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  1. Danko's translation won't have part numbers since the Japanese original does not. MHI has separate parts books. I only have the ones for the much earlier J3. The better news is that the J53 which followed the J54 (as illogical as that sounds) was as far as I know identical in terms of it's steering gear. Therefore you should be able to follow the part numbers in these lists: https://www.megazip.net/zapchasti-dlya-avtomobilej/mitsubishi/jeep-minkan-9378/j53-20350/ft-629222/steering-linkage-7935242 https://www.megazip.net/zapchasti-dlya-avtomobilej/mitsubishi/jeep-minkan-9378/j53-20350/ft-629222/steering-linkage-7935243 https://www.megazip.net/zapchasti-dlya-avtomobilej/mitsubishi/jeep-minkan-9378/j53-20350/ft-629222/steering-gear-7935241 I'm not sure if you're looking for the Pitman arm, draglink or something, but it should be in those lists. I do believe that at least some of these items were common with the Fuso Canter trucks of the same era. Hope this helps!
  2. We're back in lockdown here, so I had some time to pore over old manuals, catalogs and an old report from 1967 that the US Army commissioned to look at an early Mitsubishi diesel Jeep. With this I made a simple comparison of the CJ3B, my J23 and a period Land Rover.
  3. I got most of the rust in the body taken care of by having the rusty bits chopped out and new sheet steel welded in. That left quite a lot of primer patches around, and the whole windshield frame either chopped up or at least the paint ruined by the torch. This work I've covered in this video: https://www.youtube.com/watch?v=N_WpIL4hBYw I decided to try and do a replica / homage to a Type 73 variant named the J23SR, which carried radar equipment, and was painted in a lighter version of the JGSDF two-color camo. Mostly this is to cover all the ugly rough metal and primer patches, while avoiding taking the whole jeep to bits. While I was at it I decided to add some original unit markings to finish the look a bit. You can see how that works out here: https://www.youtube.com/watch?v=Ns5vDZspUVg
  4. So, out of necessity, I went with paraffin wax. I'm not saying it's the right way to do it, but this is how I did it, if you're bored and have 8 minutes to spare....
  5. Anyone have simple suggestions for waterproofing canvas? I have my top off right now. Washed it with laundry detergent and a scrubbing brush. I've waterproofed before with straight paraffin wax and it last maybe four months before water seeps through again. I know it's common to blend paraffin wax with beeswax, but that's not available here. I need something you can buy in a hardware store. We don't get too much specialist stuff here in the Philippines. Thanks!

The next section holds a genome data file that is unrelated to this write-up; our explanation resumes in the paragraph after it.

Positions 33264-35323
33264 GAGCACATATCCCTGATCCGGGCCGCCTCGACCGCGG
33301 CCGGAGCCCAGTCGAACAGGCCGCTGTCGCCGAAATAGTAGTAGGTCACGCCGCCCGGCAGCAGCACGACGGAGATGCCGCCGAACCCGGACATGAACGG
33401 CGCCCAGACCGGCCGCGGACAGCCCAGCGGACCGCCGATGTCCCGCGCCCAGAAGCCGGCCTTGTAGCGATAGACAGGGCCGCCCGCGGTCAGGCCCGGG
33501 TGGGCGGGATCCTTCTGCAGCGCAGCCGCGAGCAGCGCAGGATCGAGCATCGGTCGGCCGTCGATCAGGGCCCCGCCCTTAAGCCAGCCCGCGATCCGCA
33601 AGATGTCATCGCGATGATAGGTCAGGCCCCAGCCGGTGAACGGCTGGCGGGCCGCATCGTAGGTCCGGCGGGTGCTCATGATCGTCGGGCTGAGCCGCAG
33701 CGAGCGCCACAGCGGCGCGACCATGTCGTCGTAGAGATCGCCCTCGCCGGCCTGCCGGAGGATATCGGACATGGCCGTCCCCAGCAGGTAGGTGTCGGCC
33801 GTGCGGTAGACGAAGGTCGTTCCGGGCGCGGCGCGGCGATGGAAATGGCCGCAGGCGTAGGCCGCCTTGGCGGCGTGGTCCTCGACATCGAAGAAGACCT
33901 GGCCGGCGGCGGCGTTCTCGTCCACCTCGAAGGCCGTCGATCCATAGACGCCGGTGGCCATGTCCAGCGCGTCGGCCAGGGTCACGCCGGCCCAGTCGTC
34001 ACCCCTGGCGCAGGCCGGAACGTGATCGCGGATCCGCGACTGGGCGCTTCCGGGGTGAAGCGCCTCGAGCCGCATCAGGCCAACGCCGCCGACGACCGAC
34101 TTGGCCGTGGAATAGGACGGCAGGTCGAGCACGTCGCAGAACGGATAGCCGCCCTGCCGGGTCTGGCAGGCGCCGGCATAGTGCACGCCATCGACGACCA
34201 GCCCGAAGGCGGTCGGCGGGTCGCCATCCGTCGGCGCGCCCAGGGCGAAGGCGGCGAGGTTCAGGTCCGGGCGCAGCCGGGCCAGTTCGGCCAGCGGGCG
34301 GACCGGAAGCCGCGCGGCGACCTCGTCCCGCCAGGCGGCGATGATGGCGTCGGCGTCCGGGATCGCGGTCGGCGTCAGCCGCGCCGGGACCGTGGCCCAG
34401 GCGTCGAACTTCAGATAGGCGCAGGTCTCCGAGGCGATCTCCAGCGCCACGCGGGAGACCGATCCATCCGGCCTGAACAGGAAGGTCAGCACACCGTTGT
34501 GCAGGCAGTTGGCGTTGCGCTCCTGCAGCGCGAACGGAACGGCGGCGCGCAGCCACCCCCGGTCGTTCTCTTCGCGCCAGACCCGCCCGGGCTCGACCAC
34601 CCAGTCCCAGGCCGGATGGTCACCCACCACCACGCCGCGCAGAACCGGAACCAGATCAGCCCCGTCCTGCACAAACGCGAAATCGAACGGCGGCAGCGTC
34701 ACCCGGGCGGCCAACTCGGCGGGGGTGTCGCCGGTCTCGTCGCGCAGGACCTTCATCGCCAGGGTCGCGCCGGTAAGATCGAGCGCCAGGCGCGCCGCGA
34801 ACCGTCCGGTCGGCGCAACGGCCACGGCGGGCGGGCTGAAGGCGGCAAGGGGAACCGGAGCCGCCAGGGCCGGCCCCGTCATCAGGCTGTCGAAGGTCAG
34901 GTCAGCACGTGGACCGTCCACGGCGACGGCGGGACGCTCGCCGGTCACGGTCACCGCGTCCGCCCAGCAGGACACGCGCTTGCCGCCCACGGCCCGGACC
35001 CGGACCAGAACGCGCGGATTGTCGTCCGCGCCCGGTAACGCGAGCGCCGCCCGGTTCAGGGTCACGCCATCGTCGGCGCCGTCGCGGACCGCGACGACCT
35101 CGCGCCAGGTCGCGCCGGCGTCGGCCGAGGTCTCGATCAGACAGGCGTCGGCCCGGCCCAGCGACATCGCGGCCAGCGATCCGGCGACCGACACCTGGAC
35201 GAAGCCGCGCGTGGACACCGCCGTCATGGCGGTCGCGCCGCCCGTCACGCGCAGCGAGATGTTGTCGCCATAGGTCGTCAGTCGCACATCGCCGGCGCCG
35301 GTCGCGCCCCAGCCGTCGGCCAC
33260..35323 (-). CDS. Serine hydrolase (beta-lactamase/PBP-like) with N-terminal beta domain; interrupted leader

6. Yes, they (Mitsubishi) really tried to expand the utility of the thing and claim it as a 6-seater. I'm pretty sure the J3 had the original dimensions. Then came the J30 and J40 series with a 108" wheelbase, and J20 series with 88" like a Series LR shortie. I'm glad you were able to recover the situation, and probably made someone's day.
  7. Did you buy a top for a J3 or a CJ3B? Yes, Amayama is usually a bit cheaper than the other two.
  8. Yeah those are great. Same generation and powertrain as mine, but you have the original CJ3B 80" wheelbase, classic windshield hinges and a few more creature comforts. Let me know if you need a shop manual, although I only have it in original Japanese.
  9. Hi. Yes, it's a terrific little machine. Aside from Yokohama there is Megazip and Amayama. These three bought up the stock of parts from (I believe) both the JSDF and Mitsubishi when they stopped production and again when the JSDF starting auctioning the vehicles off. Megazip I know is run by Russians. The other two I'm not sure but I suspect the same. THey have a monopoly on this stuff and they know it. Amayama is a bit cheaper. Please note it's always worth checking the Mitsubishi part number you're looking at for availability. Quite a few parts are common with other models and can be had from regular channels. I have some manuals and parts lists if you need them, though they are in Japanese.
  10. That looks like a J10. Quite a bit older than mine, and quite rare as they appear to have only made that from '59 to '61. Really spiffy-looking too, hence the price tag. I paid about half that much for mine. In case anyone is interested and has a half hour to waste, here's a video I made laying out what I know about the history of these Jeeps, military and civvie. It's very hard pulling together much info on these, even if you do read Japanese, but the old Mitsubishi catalogs are very well done.
  11. Greetings all. I'm Les, an aging gearhead from London, now based in the Philippines after a lifetime working in different parts of Asia. I care for and operate a 1988 Mitsubishi J23GN, which is descended from the Willys CJ3B that went into production in Japan in 1953 and continued in various forms until 1998. As a nipper I did a lot of work on and mucking about in a Series 2A Land Rover and decided to play with something similarly primitive before I get too tired and sore to row my own gears. Question: Why is that only the Germans, among the Axis powers, get their own sub-section on the forum? Perhaps amend that to 'Axis Power vehicles', or add the Japanese motors with their own sub-forum? No, that's not me in the photo, and no, you can't have her phone number!
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